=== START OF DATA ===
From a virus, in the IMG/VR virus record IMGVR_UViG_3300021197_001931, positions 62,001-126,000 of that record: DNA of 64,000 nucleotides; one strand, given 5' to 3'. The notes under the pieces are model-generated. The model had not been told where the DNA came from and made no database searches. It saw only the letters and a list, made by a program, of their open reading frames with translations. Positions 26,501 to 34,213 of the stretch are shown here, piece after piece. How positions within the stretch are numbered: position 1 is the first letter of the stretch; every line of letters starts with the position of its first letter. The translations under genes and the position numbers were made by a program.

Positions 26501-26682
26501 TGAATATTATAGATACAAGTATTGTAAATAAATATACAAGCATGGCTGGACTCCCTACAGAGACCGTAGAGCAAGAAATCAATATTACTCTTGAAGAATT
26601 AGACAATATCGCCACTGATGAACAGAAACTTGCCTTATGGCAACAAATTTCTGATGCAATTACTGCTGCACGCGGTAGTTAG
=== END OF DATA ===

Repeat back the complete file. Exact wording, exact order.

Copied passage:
From a virus, in the IMG/VR virus record IMGVR_UViG_3300021197_001931, positions 62,001-126,000 of that record: DNA of 64,000 nucleotides; one strand, given 5' to 3'. The notes under the pieces are model-generated. The model had not been told where the DNA came from and made no database searches. It saw only the letters and a list, made by a program, of their open reading frames with translations. Positions 26,501 to 34,213 of the stretch are shown here, piece after piece. How positions within the stretch are numbered: position 1 is the first letter of the stretch; every line of letters starts with the position of its first letter. The translations under genes and the position numbers were made by a program.

Positions 26501-26682
26501 TGAATATTATAGATACAAGTATTGTAAATAAATATACAAGCATGGCTGGACTCCCTACAGAGACCGTAGAGCAAGAAATCAATATTACTCTTGAAGAATT
26601 AGACAATATCGCCACTGATGAACAGAAACTTGCCTTATGGCAACAAATTTCTGATGCAATTACTGCTGCACGCGGTAGTTAG